Pinned SSD or USB Key?

    • SSD or USB Key?

      Hi everyone.
      Since I'm planning to do a new installation with OMV4 over a different device (So in case of emergency I will keep my USB key with OMV3).
      My only doubt is: it's worth waiting for a 60GB SSD to drop around 25€, or I should by a good USB of 16/32GB like the Sandisk Ultra Flair for 10/16€?
      The disk size it's not the problem, my biggest issue is that with classic usb key you need plug-ins to avoid writing and you can't use smart commands, that's why I was thinking about a very cheap SSD
      Intel G4400 - Asrock H170M Pro4S - 8GB ram - 2x4TB WD RED in RAID1 - ZFS Mirror 2x6TB Seagate Ironwolf
      OMV 4.1.4 - Kernel 4.14 backport 3 - omvextrasorg 4.1.2
    • well, the choice is easy:

      - SSD means one less sata connector. If you don't need it go for a small cheap SSD.
      - USB means one more sata connector, but the need to use the addon for booting on usb ( sorry, cant remember the name )
      ---------------------------------------------------------------------------------------------------------------------
      French, so forgive my english
      Personal Rig: valid.x86.fr/v72uek as a test bench with Oracle VM.
      And YES, my avatar is real, i am flying "parapentes" in St Hilaire du Touvet and at la coupe icare.
    • stratege1401 wrote:

      well, the choice is easy:

      - SSD means one less sata connector. If you don't need it go for a small cheap SSD.
      - USB means one more sata connector, but the need to use the addon for booting on usb ( sorry, cant remember the name )
      You missed one, the one I use. 16GB 2.5in SATA SSD in an external USB case.

      You were probably thinking of the Flash Memory plugin. Vital if OMV is on a USB thumbdrive or SD/CF card, but I use it anyway on my SSD.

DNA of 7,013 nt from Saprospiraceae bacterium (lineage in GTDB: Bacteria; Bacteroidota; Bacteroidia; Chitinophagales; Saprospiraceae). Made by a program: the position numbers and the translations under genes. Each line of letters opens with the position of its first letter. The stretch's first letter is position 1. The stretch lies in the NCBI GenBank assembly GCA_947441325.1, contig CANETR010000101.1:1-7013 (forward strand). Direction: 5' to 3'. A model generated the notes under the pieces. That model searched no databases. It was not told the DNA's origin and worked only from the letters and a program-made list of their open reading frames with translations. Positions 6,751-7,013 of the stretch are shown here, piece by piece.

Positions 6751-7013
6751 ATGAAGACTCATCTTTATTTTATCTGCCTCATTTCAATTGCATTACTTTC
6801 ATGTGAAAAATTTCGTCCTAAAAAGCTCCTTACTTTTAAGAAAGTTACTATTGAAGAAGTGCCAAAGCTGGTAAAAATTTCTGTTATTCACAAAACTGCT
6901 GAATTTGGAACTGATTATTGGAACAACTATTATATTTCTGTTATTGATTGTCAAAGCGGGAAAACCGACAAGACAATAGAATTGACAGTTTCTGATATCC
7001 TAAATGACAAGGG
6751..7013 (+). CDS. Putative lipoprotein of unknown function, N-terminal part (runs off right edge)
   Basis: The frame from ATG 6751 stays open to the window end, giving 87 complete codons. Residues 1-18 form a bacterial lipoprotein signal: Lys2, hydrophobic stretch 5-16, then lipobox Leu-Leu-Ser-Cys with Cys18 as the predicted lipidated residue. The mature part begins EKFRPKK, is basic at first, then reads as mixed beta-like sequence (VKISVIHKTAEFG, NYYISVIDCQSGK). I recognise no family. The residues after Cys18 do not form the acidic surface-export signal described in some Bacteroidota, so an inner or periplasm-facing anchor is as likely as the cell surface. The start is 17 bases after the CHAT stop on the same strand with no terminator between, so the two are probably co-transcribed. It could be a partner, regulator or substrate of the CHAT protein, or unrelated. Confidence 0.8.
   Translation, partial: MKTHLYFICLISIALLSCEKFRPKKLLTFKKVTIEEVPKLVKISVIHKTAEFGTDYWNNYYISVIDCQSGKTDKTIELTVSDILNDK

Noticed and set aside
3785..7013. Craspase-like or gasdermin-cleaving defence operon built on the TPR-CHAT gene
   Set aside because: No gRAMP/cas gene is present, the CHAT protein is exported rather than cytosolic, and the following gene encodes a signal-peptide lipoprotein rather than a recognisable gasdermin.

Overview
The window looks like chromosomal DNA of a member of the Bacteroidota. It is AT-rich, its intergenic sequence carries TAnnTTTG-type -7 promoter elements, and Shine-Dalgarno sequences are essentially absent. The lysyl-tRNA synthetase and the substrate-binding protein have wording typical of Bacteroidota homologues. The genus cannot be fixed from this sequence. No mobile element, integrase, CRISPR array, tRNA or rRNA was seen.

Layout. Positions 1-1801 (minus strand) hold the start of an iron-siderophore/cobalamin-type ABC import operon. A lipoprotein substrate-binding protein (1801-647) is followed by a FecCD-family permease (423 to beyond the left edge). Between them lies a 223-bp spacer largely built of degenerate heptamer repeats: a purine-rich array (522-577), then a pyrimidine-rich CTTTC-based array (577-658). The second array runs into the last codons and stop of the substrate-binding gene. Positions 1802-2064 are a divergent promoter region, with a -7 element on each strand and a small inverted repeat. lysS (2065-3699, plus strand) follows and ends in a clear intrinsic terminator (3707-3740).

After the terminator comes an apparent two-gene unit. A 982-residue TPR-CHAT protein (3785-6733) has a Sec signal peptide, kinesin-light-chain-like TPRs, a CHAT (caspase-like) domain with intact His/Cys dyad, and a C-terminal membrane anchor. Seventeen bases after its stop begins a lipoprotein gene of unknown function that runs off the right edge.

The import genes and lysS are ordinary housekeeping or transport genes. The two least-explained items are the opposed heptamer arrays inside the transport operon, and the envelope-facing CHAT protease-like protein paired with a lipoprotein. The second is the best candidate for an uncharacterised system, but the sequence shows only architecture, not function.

OMV 4.x - ASRock Rack C2550D4I - 16GB ECC - Silverstone DS380
    • gderf wrote:

      stratege1401 wrote:

      well, the choice is easy:

      - SSD means one less sata connector. If you don't need it go for a small cheap SSD.
      - USB means one more sata connector, but the need to use the addon for booting on usb ( sorry, cant remember the name )
      You missed one, the one I use. 16GB 2.5in SATA SSD in an external USB case.
      You were probably thinking of the Flash Memory plugin. Vital if OMV is on a USB thumbdrive or SD/CF card, but I use it anyway on my SSD.
      absolutly, coudnt remember the name and was thinking of internal SSD...
      ---------------------------------------------------------------------------------------------------------------------
      French, so forgive my english
      Personal Rig: valid.x86.fr/v72uek as a test bench with Oracle VM.
      And YES, my avatar is real, i am flying "parapentes" in St Hilaire du Touvet and at la coupe icare.
    • In Italy I can't find anything cheaper than 25€, sadlythere isn't any 16gb ssd on ebay here :(
      Still I thank you for the SSD inside a usb 3.0 case! It's a great idea and I'll probably go for it!
      Intel G4400 - Asrock H170M Pro4S - 8GB ram - 2x4TB WD RED in RAID1 - ZFS Mirror 2x6TB Seagate Ironwolf
      OMV 4.1.4 - Kernel 4.14 backport 3 - omvextrasorg 4.1.2
    • gderf wrote:

      You missed one, the one I use. 16GB 2.5in SATA SSD in an external USB case.
      You were probably thinking of the Flash Memory plugin. Vital if OMV is on a USB thumbdrive or SD/CF card, but I use it anyway on my SSD.
      I'm curious about what you're doing with your SSD. Is it a standard 2.5" SSD with a sata to USB adapter cable?

      I agree with using the Flash Memory Plugin with SSD's. An SSD lasts a lot longer than a USB thumbdrive but, still, they have a limited number of write cycles. Since the plugin reduces the number of write cycles, even an SSD would last longer. There's nothing wrong with that.

      Video Guides :!: New User Guide :!: Docker Guides :!: Pi-hole in Docker
      Good backup takes the "drama" out of computing.
      ____________________________________
      Primary: OMV 3.0.99, ThinkServer TS140, 12GB ECC, 32GB USB boot, 4TB+4TB zmirror, 3TB client backup.
      OMV 4.1.13, Intel Server SC5650HCBRP, 32GB ECC, 16GB USB boot, UnionFS+SNAPRAID
      Backup: OMV 4.1.9, Acer RC-111, 4GB, 32GB USB boot, 3TB+3TB zmirror, 4TB Rsync'ed disk
    • flmaxey wrote:

      An SSD lasts a lot longer than a USB thumbdrive
      No. Both use flash cells so they suffer from the same problem and quality of components is not detemined by the product category.

      It's perfectly easy to buy a crappy (m)SATA SSD on Aliexpress or something off eBay that implements technology from a decade ago which will die way earlier compared to an industrial SLC USB thumbdrive. There is no magic involved, these are just different packages using different host interfaces and you have to look a little bit closer.